Archives from the Hassan Fathy Collection have recently surfaced to the spotlight from the Rare Books and Special Collections Library at The American University in Cairo (AUC) to guide the restoration of New Gourna in Luxor City – Fathy’s most famous project and now a World Heritage Site.Built between 1946 and 1949, the New Gourna village has experienced significant deterioration in recent decades, inspiring several plans for its restoration that have not come to fruition until now. This UNESCO-sponsored project, however, is set to succeed in preserving Hassan Fathy’s well-known experiment at constructing an ideal village, a plan that perfectly embodies the innovative architect’s mission and values.
With the help of AUC’s Rare Books and Special Collections Library and the backing of UNESCO, the National Organization for Urban Harmony was able to concretize plans for revival of the site and restoration of its buildings, guided by the original drawings, documents and images from AUC’s Hassan Fathy Collection.
“We’re happy to see the Hassan Fathy Collection used for restoration purposes,” said Ola Seif, assistant director and curator for photography in the Rare Books and Special Collections Library. “For the past 10 years, it has been a wonderful source for many researchers worldwide, and soon, AUC Press will publish a thoroughly researched book titled Hassan Fathy in His Time. So the collection is really being explored as Hassan Fathy would have liked it to be, and to serve the purposes of his architectural ideology.”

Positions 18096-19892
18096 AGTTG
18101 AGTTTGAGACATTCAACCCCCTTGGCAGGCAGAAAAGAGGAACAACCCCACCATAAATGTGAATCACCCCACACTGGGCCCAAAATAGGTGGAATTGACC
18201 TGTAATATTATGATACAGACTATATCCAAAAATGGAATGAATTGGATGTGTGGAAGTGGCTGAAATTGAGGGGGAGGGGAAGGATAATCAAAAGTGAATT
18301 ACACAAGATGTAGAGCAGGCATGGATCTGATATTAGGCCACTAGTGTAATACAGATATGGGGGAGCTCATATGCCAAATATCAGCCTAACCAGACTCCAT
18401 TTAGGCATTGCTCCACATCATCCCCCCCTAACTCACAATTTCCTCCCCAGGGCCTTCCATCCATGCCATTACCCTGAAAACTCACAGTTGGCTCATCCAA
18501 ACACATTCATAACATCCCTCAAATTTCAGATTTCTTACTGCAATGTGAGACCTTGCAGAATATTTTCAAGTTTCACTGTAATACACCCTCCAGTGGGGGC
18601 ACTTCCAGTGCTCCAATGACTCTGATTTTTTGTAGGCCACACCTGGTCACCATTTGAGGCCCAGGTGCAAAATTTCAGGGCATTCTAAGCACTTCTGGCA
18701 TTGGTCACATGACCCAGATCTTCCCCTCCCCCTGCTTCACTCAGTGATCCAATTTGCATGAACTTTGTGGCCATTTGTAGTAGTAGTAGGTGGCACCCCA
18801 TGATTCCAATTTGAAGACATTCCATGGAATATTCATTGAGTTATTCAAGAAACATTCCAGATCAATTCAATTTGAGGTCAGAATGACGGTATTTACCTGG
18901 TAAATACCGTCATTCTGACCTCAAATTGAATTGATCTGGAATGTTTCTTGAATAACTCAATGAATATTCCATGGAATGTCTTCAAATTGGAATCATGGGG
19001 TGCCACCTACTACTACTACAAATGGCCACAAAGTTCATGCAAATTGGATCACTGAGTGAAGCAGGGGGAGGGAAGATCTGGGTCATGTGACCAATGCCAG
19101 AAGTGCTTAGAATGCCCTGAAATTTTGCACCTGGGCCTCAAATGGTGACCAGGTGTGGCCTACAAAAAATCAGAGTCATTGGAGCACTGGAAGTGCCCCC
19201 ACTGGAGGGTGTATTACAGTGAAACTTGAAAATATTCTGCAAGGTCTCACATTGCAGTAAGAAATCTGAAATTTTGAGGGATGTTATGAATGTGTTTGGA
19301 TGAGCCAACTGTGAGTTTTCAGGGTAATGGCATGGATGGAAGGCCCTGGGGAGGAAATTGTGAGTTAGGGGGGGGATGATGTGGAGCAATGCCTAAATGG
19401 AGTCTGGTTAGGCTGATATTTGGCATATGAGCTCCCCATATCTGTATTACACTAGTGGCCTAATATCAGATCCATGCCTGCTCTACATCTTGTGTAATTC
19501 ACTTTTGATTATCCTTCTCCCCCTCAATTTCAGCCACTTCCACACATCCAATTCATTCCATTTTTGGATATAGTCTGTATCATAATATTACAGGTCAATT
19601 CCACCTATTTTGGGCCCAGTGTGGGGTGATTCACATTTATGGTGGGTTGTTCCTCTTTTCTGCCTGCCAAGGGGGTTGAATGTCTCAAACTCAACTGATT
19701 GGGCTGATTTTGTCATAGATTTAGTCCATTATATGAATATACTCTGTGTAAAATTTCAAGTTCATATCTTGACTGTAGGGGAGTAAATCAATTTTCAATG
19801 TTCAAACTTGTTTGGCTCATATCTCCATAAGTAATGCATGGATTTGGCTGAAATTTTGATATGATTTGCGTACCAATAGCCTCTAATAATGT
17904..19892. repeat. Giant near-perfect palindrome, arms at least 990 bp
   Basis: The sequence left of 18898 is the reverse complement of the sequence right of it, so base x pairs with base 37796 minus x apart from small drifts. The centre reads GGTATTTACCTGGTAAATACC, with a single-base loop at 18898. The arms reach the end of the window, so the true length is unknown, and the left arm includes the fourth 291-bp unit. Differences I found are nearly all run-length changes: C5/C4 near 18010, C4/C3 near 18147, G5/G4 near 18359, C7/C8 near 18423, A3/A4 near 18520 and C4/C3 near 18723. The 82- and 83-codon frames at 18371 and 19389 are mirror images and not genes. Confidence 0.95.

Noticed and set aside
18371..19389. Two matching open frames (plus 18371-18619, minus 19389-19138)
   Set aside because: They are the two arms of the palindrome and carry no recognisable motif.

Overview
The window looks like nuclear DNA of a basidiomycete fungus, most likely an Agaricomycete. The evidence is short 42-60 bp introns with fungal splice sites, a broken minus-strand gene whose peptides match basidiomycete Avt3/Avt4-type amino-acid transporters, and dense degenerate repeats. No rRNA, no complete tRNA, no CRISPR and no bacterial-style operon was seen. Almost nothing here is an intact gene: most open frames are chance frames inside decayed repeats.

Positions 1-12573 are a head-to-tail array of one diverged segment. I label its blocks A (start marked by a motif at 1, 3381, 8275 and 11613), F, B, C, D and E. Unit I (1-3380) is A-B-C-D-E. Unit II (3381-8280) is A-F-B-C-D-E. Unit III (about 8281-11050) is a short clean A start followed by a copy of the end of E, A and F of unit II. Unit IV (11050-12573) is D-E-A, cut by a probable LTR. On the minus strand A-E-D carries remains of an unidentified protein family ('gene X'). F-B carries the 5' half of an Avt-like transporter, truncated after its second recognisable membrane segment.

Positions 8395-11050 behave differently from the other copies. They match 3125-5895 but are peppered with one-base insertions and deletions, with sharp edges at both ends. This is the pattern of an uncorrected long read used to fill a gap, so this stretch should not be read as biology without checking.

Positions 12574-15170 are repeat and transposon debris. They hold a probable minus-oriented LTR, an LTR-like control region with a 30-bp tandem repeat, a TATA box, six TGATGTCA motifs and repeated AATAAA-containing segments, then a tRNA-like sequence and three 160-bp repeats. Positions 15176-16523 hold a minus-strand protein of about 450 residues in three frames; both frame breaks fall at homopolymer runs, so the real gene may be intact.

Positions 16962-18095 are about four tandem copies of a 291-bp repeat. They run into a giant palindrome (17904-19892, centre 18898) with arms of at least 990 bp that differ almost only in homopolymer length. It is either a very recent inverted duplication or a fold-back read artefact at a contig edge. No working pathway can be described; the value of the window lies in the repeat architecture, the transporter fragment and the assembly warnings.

Considered one of the first architects to make “appropriate technology” a principle of designing modern buildings, Fathy constructed the New Gourna village around the unique needs of its inhabitants. In the process, he was able to assist in relocating an entire community that had previously been living near archeological Pharaonic sites. To build a “better village,” Fathy used local materials and traditional mud bricks, thereby empowering those in need to build their own affordable housing and reflecting the community’s connection with its environment.
The Rare Books and Special Collections Library was also central in curating an exhibition for the project’s launch event that was recently held at the Cairo Citadel. Through photographic archives, the exhibition traced the original construction of the village and Fathy’s architectural style, paying homage to his vision for New Gourna. The final segment of the photographic gallery presented digital images that offered a peek into plans for reconstruction of some of the New Gourna buildings. Tarek Waly, CEO of the Tarek Waly Center and consultant for the restoration project, also introduced the main strategies for restoration. Additionally, Ghaith Fariz, director of UNESCO Regional Bureau for Sciences in the Arab States, spoke to the significance of Fathy’s architecture and ideology.
The first stage of the project will tackle the village khan and mosque. Later stages will move on to rehabilitating the theater, marketplace, Fathy’s residence, the village hall and main square, with plans to also increase the efficiency of the roads approaching the site. The project involves plans to reuse the buildings according to the needs of the villagers, with the possibility of converting some areas into artist studios, a cultural center, a center for youth and, potentially, a training center to continue communicating Fathy’s mission and methods.